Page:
Judge suspends Michigan abortion ban while US awaits SCOTUS decision on Roe v. Wade

Judge suspends Michigan abortion ban while US awaits SCOTUS decision on Roe v. Wade
Published: May. 17, 2022 at 2:19 PM EDT|Updated: May. 17, 2022 at 5:06 PM EDT
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DETROIT (WILX) - A judge has suspended a 1931 Michigan law that bans abortion throughout the state.

According to the AP, the Michigan law will be suspended while the US awaits a Supreme Court decision on overturning Roe v. Wade.

Prior coverage: What happens in Michigan if Roe v. Wade is overturned?

The decision was made in the case of Planned Parenthood and Dr. Sarah Wallett. They had filed the lawsuit with the intent of getting the law off of Michigan’s books before the leak of a draft opinion suggesting that the Supreme Court was preparing to overturn Roe v. Wade.

The 1931 law makes it a felony to provide an abortion and threatens physicians with prison time. It does not make exceptions in the case of rape or incest.

Planned Parenthood organizers wrote about what could happen, and why they chose to file the suit, on their website.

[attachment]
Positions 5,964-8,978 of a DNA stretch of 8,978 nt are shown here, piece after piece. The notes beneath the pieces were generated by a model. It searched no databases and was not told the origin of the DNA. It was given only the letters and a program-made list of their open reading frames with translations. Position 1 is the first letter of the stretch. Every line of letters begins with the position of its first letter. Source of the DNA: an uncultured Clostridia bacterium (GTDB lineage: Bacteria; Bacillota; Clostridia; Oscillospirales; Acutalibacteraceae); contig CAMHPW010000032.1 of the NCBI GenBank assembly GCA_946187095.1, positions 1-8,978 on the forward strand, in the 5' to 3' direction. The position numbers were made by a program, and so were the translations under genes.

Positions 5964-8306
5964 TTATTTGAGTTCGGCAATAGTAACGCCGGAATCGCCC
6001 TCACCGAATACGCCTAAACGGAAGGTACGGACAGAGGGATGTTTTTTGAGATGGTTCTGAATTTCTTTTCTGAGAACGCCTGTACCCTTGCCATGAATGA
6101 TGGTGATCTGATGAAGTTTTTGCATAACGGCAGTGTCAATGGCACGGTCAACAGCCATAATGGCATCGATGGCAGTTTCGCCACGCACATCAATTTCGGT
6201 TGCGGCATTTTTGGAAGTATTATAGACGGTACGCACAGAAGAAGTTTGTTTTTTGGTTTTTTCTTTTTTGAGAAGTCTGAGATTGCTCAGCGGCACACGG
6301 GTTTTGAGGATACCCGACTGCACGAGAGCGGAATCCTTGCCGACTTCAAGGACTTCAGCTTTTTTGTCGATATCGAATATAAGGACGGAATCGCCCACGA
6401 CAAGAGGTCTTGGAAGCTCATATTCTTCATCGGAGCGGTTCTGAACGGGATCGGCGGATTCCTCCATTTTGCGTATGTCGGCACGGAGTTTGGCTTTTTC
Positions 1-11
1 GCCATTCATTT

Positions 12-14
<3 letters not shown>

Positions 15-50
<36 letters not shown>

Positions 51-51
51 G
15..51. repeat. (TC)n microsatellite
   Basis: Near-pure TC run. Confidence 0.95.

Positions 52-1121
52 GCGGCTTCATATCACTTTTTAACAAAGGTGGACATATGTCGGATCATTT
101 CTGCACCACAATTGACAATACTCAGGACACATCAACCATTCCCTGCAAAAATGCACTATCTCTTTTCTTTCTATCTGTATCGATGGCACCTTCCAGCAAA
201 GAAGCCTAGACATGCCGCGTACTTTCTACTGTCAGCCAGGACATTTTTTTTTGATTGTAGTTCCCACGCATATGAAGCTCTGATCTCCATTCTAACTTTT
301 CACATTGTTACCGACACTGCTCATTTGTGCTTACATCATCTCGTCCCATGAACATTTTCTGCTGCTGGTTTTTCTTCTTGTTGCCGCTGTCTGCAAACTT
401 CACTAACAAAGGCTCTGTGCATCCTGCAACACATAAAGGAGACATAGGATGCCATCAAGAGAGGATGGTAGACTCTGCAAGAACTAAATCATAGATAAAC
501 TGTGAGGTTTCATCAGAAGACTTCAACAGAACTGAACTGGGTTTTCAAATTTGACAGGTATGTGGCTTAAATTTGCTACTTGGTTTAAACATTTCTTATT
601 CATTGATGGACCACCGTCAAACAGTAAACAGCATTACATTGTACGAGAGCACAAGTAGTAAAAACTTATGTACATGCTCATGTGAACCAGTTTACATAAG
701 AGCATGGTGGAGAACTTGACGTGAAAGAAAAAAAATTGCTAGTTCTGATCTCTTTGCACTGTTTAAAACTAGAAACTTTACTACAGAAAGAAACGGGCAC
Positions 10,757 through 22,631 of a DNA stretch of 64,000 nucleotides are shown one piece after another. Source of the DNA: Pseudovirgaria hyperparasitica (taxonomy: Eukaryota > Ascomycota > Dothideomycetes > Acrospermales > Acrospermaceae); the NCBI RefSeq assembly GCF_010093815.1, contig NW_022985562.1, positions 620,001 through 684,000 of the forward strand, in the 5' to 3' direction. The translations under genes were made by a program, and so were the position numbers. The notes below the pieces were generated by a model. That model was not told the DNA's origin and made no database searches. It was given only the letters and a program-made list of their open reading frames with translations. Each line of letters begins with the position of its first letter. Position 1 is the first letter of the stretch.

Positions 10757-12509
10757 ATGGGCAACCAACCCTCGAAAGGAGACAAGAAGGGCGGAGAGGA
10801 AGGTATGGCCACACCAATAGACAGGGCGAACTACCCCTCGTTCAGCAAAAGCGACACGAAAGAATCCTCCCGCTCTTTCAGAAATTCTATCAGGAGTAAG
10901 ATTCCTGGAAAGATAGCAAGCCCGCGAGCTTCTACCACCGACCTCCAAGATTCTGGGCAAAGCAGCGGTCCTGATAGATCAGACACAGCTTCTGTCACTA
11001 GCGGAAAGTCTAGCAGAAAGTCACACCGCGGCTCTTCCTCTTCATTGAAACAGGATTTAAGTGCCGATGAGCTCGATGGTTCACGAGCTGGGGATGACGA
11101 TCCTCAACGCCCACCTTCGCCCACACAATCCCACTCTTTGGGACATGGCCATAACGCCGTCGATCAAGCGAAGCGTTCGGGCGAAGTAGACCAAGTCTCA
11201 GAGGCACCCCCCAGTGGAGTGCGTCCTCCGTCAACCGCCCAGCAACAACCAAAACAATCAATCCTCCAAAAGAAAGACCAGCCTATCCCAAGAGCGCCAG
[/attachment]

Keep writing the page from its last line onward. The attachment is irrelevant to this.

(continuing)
“Michigan is one of 26 states that could move to eliminate abortion access if the U.S. Supreme Court overturns Roe,” they wrote, which it could do any day in its impending decision in Dobbs v. Jackson Women’s Health Organization.”

The law also makes adultery and gambling on horses illegal.

“The opinion from the Michigan Court of Claims is clear and sends the message that Michigan’s 1931 law banning abortion, even in cases of rape or incest, should not go into effect even if Roe is overturned,” said Governor Gretchen Whitmer. “It will help ensure that Michigan remains a place where women have freedom and control over their own bodies.”

Background: ‘She’s using every single tool she has’ -- Why Michigan Dems are fighting to repeal a 1931 abortion law

Court of Claims Judge Elizabeth Gleicher granted a preliminary injunction sought by Planned Parenthood of Michigan.

“From a constitutional standpoint, the right to obtain a safe medical treatment is indistinguishable from the right of a patient to refuse treatment,” Gleicher said.

The Supreme Court, however, could overturn that decision by summer, leaving abortion issues for each state to decide.

A copy of the 1931 law is included below.


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